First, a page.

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January 4, 2012 | 10:08pm ET
Age before beauty
 While the NHL's younger talent is making most of the headlines, the League's veteran stars are holding their own.

NEW YORK, NY -- The NHL is indubitably a league of the young superstar. Some of the game's most talented players are pulling in seven figures, yet most can't even legally rent a car and a few aren't even legally allowed to let a sip of alcohol touch their lips in the United States.

So, while these kids make us feel like were over-the-hill by 25, it's refreshing to see some very familiar names still lighting the lamp nightly.

When a player never tops his rookie totals, he is usually considered a flash in the pan. Maybe even a little beginners luck. Well, when you bury the puck the puck 76 times in your rookie season, there really isn't anywhere to go but down.

And in Teemu Selanne's case that is the truth, but doesn't tell the whole story.

Since first lacing up the skates for the Winnipeg Jets (the ones that now play in Phoenix), the Finnish forward has been one of the most consistent performers of the last two -- yes, TWO -- decades.

There was some talk this past off-season as to whether or not he would take the ice in Anaheim one final time. That speculation was squashed however, when Selanne posted a video to fans stating, "Hi guys. You guys knew I can't stop playing yet. So I'm back at least one more season. My middle name is 'One More.' And we start the season in Helsinki so I'll see you there."

The "Finnish Flash" has been nothing but stellar thus far, just off a point-per-game pace. Even more amazing has been his ability to stay consistent on one of the biggest underachieving teams this season. The 42-year-old has been nothing but impressive his whole career, and is still continuing to impress even in his early 40s.

And while Teemu has been a household name for almost 20 years, Ray Whitney has been quietly performing for almost the same amount of time. Whitney has never been the flashiest player, and has stayed out of the major market spotlight most of his career, while showcasing his talents in some of the smaller markets.

Consistency has been king for Whitney, who is nearly 40. He has surpassed the 20-goal mark nine times in his career, and he is on pace to break that mark again this season. His top-flight play even prompted his usually outspoken teammate Paul Bissonnette to take to Twitter and promote the play of Whitney.

"How many of you out there voted for Ray Whitney to be in the All Star Game? If not get to it. The Wizard has been lights out this year."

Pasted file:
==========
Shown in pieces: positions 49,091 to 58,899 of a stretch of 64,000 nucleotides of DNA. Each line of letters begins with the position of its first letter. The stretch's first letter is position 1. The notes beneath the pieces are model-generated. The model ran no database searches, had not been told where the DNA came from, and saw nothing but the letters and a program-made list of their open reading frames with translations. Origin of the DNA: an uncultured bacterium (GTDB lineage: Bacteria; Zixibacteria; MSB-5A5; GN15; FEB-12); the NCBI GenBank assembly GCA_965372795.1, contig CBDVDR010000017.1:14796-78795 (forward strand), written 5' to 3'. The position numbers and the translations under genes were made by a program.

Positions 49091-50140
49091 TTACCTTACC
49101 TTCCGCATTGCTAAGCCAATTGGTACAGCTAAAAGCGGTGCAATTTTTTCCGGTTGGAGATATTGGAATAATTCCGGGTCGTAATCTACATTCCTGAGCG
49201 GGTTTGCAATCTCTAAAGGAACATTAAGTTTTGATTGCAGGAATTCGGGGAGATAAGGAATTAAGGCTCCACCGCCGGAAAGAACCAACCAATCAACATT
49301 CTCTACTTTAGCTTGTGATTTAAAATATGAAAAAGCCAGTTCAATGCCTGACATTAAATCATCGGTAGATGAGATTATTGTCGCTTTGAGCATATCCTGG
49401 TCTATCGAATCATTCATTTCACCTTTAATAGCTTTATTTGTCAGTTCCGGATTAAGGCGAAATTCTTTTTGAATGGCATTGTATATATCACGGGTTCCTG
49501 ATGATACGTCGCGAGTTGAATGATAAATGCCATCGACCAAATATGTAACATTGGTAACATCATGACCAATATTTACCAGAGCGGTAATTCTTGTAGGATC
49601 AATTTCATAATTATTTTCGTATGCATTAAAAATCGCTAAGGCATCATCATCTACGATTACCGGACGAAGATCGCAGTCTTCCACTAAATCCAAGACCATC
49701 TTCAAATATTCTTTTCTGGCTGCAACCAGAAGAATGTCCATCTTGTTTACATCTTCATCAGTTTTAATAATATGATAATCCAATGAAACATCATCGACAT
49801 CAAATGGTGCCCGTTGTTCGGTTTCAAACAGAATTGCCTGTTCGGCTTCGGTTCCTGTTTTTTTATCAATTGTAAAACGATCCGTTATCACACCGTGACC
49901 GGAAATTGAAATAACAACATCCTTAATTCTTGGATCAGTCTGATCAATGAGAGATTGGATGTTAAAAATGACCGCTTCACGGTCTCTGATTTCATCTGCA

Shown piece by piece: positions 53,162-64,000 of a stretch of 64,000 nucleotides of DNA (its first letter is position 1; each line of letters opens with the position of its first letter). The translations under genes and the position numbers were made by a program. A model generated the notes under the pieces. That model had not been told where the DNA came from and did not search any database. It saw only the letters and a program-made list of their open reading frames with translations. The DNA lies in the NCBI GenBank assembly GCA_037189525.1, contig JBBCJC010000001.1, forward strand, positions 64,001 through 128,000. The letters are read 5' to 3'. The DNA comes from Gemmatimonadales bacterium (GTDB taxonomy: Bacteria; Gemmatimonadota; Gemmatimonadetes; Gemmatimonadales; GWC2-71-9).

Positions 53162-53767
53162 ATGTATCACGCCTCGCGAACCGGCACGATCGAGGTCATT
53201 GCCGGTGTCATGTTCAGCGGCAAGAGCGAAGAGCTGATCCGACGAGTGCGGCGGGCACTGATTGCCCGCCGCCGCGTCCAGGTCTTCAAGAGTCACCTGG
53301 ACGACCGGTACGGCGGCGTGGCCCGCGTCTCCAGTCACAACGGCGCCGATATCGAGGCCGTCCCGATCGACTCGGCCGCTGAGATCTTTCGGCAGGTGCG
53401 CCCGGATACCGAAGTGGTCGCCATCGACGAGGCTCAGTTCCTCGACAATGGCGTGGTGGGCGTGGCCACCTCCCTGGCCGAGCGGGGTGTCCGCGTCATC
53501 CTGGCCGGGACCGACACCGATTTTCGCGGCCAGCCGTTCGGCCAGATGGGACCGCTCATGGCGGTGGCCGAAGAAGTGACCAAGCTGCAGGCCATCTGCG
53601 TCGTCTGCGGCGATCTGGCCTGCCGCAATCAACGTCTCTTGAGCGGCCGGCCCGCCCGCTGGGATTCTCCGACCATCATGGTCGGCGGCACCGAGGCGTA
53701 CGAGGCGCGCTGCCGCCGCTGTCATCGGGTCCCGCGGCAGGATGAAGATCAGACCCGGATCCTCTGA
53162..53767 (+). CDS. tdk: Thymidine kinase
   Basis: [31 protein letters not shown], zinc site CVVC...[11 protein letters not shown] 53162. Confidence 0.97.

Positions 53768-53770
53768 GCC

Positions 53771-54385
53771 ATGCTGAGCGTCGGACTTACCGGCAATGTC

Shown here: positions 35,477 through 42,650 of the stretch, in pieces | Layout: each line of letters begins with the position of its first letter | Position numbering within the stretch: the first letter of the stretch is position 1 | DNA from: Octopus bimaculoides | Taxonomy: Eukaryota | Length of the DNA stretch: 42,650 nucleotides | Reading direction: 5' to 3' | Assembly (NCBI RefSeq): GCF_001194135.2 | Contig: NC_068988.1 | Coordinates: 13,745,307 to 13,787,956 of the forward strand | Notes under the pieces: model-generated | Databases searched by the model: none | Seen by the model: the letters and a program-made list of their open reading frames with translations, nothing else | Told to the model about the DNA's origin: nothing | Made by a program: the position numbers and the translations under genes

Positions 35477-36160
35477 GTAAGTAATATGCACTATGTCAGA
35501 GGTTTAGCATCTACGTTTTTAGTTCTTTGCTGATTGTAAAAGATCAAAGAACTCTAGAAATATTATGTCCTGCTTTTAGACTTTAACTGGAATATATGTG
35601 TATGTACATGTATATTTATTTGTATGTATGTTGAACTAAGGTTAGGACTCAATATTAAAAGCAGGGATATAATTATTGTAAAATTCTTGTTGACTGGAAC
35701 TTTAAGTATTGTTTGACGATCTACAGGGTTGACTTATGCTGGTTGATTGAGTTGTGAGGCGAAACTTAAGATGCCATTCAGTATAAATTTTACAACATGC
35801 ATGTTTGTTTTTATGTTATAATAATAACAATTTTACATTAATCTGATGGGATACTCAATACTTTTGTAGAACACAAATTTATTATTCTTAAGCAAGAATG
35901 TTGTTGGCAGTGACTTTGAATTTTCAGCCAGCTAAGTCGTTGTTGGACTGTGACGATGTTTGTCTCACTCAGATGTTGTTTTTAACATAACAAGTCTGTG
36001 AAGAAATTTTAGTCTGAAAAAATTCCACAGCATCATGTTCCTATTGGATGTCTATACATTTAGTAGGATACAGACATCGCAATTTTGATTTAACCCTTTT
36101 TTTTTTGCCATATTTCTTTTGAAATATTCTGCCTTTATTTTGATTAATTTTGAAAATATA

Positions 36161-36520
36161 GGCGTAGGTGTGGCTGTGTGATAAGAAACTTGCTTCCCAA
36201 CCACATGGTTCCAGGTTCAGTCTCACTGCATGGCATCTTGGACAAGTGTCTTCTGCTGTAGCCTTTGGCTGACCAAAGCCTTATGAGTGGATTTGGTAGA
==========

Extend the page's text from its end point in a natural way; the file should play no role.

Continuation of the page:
Hard to argue with the man, and the numbers speak for themselves. Whitney has 14 goals and 35 points in 39 games this year. Coyotes Head Coach Dave Tippett spoke to the Arizona Republic and explained that he is far from surprised at the elite level of performance from his winger.

"Age is just a number when you do the right things to prepare and get yourself ready to compete at this level," he said. "When you have the mind and skills that Whits has, you can have an impact, and that's what he's doing."

It would, of course, be remiss to not discuss the play of Jaromir Jagr. Although, who didn't really expect this out of him?

Jagr took a three-year sabbatical from the NHL and brought his talents to the KHL. It looked like the Czech winger was done with hockey in North America, and would ride out the rest of his career in Russia. Everyone was shocked when there were various outlets reporting that the former seven-time first team all-star would make his return to the NHL.

Watching him play, it's almost like he never left. Jagr has fit right in with the powerhouse Philadelphia Flyers, and has proved to everyone that he can still play his game. He is still effectively using his body to create space for his line-mates, and create plenty of scoring chances.

Paul Holmgren, the Flyers' General Manager, is hardly surprised, and knew he could be vintage Jagr.

"Jaromir Jagr is one of the better players in the game. He's a big body in front of the net, and he's still a very good player," Holmgren told reporters on Friday. "People forget about him because he's been out of the league for three seasons. But he can still play at this level."

Moving away from forwards, obviously one of best performers of the past few years, and one of the more unusual stories in the NHL has been Tim Thomas of the Boston Bruins. Thomas didn't earn his first starting job in the NHL until after his 30th birthday.

The Flint, Michigan native led the Boston Bruins to their first Stanley Cup since 1972 last season, and was a key cog in the championship run. Becoming the oldest person to win the Conn Smythe trophy as the most valuable player in the Stanley Cup finals was just icing on the cake for Thomas who has been one of the leagues top goaltenders for the past few seasons.

"Anybody that knows the story of Tim Thomas, he's taken a real bumpy road to get to the NHL," Bruins Head Coach Claude Julien said after the team's Stanley Cup Victory.

"He's had so many obstacles in front of him that he's overcome, it makes him a battler, it makes him the perfect goaltender for our organization because that's what we are, we're a blue-collar team that goes out and works hard and earns every inch of the ice that you can get."

While there are plenty of young superstars in the league, it's still impressive to see the veterans shine and dominate.

And while we may see a Swan's Song for some of these players in the next few years, we should cherish our chance to watch these guys play while we still can.

Patrick Kearns is a Columnist for TheFourthPeriod.com and the New York Correspondent for The Fourth Period Magazine.


 

 

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Oct. 28, 2011 The trade that kept Belfour in Chicago
Oct. 25, 2011 It's a young man's game
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